(IFDL) that allows all F-22s in a flight to share target and
system data automatically and without radio calls. One of the
original objectives for the F-22 was to increase the
percentage of fighter pilots who make 'kills'.
With the IFDL, each pilot is free to operate more autonomously
because, for example, the leader can tell at a glance what his
wing man's fuel state is, his weapons remaining, and even the
enemy aircraft he has targeted. This link also allows
additional F-22 flights to be added to the net for
multi-flight coordinated attack.
Electronic Warfare (EW)
The Electronic Warfare 'system' is also a collection of
apertures, electronics, and processors (again using the CIP)
that detect and locate signals from other aircraft and
controls the F-22's expendable countermeasures (chaff and
The EW aperture locations provide all-aspect coverage, and the
system includes a missile launch detection capability.
Stores Management System (SMS)
The Stores Management System (SMS) controls weapons launch
sequences, including door control (for the internal weapons
carriage) and emergency weapons jettison.
Boeing manufactures the power supplies for most of the F-22's
electronic systems. The power supply modules designed for the
F-22's avionics are cooled with liquid coolant to carry away
heat generated by the supplies' power-conversion process. The
reduced temperature allows the component's power output to
increase from 250 watts to 400 watts. Each module measure 6.41
inches by 5.99 inches by 0.58 inches and weighs 1.8 pounds.
Liquid Flow-Through Cooling
The PAO cooling concept also applies to all types of
Line-Replaceable Modules (LRMs) in the CIP. Liquid
flow-through cooling improves reliability, lending to an mean
time between failures (MTBF) of 25,000 hours. The coolant,
polyalphaolefin or (PAO), which is routed through the module,
comes from the F-22's environmental control system (ECS).
The LRM concept is the baseline for all of the power supply
modules built for the F-22 to minimize maintenance time.
Built-in diagnostic routines will pinpoint a failed power
supply on an F-22 and allow maintenance personnel to remove
it, replace it and verify proper operation within 15 minutes.
The avionics racks, located in the forward fuselage, contain
the processing, not only for the mission avionics, but also
for the Vehicle Management System (VMS) and Integrated Vehicle
System Controller (IVSC).
Inertial Reference System (IRS)
Two Litton LN-100F ring laser gyroscopes in the forward
fuselage provide the aircraft a self-contained method of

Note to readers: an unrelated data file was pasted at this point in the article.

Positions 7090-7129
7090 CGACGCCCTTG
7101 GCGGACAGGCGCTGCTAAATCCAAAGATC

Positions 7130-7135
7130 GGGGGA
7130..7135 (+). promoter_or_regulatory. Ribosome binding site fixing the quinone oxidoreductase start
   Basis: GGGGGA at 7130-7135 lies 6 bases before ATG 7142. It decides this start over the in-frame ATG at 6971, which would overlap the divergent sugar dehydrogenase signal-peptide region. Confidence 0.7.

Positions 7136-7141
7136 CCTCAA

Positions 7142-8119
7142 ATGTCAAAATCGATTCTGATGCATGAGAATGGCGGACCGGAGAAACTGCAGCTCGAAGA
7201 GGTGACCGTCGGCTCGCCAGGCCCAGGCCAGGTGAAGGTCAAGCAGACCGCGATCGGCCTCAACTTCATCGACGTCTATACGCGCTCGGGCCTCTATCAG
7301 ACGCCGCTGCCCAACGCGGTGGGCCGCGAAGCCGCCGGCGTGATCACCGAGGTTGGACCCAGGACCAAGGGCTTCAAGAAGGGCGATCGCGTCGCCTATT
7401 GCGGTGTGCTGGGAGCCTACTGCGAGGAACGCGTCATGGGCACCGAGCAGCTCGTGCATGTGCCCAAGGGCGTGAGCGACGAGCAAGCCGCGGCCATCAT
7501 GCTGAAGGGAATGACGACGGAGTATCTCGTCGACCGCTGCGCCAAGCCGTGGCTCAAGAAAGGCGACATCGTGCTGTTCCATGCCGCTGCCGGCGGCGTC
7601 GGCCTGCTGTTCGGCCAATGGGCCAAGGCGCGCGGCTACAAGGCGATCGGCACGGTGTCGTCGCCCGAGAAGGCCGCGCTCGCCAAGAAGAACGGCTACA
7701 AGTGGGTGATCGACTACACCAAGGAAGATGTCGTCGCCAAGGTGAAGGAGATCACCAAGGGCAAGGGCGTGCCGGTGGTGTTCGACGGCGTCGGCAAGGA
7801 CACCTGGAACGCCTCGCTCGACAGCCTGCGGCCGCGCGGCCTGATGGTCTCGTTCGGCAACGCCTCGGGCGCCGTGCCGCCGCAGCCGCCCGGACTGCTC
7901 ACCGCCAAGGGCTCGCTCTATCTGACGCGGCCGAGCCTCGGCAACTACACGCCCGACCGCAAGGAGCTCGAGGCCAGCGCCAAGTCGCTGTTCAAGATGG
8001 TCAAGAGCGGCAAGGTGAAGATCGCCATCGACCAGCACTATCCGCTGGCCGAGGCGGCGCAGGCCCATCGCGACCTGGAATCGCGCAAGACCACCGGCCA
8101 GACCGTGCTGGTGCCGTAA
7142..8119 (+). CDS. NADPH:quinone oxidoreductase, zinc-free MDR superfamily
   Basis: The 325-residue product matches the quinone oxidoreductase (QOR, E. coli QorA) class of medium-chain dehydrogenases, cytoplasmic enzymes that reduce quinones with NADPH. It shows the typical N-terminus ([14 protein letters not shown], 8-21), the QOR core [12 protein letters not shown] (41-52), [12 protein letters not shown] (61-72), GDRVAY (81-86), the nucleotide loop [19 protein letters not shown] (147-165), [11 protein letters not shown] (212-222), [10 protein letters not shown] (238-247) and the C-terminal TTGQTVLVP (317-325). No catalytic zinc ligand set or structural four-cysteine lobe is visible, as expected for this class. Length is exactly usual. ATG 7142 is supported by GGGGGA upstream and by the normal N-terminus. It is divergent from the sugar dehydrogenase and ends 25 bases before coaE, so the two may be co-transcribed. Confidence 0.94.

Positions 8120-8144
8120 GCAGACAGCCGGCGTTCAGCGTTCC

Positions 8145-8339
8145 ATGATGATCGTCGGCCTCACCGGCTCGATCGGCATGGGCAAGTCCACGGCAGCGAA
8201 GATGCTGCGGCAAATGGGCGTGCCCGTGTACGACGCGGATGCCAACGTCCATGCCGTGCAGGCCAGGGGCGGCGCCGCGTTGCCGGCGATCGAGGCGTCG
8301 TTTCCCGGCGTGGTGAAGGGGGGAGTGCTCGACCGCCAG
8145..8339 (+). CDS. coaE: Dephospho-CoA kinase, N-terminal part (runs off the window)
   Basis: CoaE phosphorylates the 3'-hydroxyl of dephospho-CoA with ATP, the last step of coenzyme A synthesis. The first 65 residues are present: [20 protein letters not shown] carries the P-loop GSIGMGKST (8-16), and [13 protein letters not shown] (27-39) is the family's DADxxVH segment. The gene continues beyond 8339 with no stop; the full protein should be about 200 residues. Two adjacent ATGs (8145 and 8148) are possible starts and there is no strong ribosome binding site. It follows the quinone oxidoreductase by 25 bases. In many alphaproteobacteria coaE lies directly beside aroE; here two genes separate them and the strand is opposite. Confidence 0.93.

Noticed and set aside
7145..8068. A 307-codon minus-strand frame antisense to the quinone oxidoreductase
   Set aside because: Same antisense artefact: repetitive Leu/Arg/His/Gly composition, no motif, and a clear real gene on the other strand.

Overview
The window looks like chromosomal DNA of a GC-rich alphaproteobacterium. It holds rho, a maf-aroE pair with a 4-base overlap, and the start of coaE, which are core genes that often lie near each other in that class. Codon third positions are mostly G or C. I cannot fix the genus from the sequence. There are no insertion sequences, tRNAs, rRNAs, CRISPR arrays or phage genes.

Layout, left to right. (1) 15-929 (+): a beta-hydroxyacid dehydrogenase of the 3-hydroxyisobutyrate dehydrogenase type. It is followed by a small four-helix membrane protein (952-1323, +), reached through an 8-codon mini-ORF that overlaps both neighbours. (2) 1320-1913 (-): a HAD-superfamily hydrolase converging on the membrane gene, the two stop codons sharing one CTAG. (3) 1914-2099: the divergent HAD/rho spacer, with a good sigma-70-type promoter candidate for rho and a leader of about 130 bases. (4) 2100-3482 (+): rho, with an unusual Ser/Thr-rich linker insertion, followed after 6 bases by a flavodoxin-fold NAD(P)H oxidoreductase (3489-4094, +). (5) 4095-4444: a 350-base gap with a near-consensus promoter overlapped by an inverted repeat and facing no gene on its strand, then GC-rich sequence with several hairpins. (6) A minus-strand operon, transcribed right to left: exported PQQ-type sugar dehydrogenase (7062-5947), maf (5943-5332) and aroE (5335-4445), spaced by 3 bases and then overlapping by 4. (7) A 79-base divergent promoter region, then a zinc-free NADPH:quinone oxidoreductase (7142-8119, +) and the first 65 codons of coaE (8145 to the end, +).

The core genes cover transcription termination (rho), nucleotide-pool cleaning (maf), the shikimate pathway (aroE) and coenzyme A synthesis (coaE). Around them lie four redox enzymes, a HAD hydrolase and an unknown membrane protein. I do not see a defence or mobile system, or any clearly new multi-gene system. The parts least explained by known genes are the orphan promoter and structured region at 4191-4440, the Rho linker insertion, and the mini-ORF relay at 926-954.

knowing where it is. These inertial measurement units, placed
nose to nose behind the radar on the aircraft's centerline,
are operated off separate data buses to provide independent
In normal flight, IRS data is fused with Global Positioning
System (GPS) data to provide an extremely reliable
The IMUs are the only completely reliable source of data for
the aircraft at attitudes above 30 degrees angle of attack (AOA).
One of the IRS units feeds data directly into the CIP for gun
This is taken care of by the Sanders/General Electric
AN/ALR-94 electronic warfare (RF warning and countermeasures)
Fused situational awareness information is displayed to pilot
via four Sanders/Kaiser colour liquid crystal multifunction
displays (MFD); MFD bezel buttons provide pilot fortnat
The software that provides the avionics system's full
functionality is composed of approximately 1.7 million lines
of code. Ninety percent of the software is written in Ada, the
Department of Defense's common computer language. Exceptions
to the Ada requirement are granted only for special processing
or maintenance requirements.
The avionics software is to be integrated in three blocks,
each building on the capability of the previous block.
Block 1 is primarily radar capability, but Block 1 does
contain more than 50 percent of the avionics suite's full
functionality source lines of code (SLOC) and provides
end-to-end capability for the sensor-to-pilot data flow.
Block 2 is the start of sensor fusion. It adds radio
frequency coordination, reconfiguration, and some electronic
Block 3 encompasses full sensor fusion built on
enhanced electronic warfare and CNI functions. It has an
embedded training capability and provides for electronic
counter-counter measures (ECCM).
Block 3.1 adds full GBU-32 Joint Direct Attack Munition
(JDAM) launch capability and Joint Tactical Information
Distribution System (JTIDS) receive-only capability.
Block 4 software (as proposed) will be post-EMD. It is
scheduled to be integrated on the Initial Operational
Capability (IOC) F-22s and will likely include helmet-mounted
cueing, AIM-9X integration, and JTIDS-send capability.
Data courtesy of Lockheed Martin,
written and made by http://www.f-22raptor.com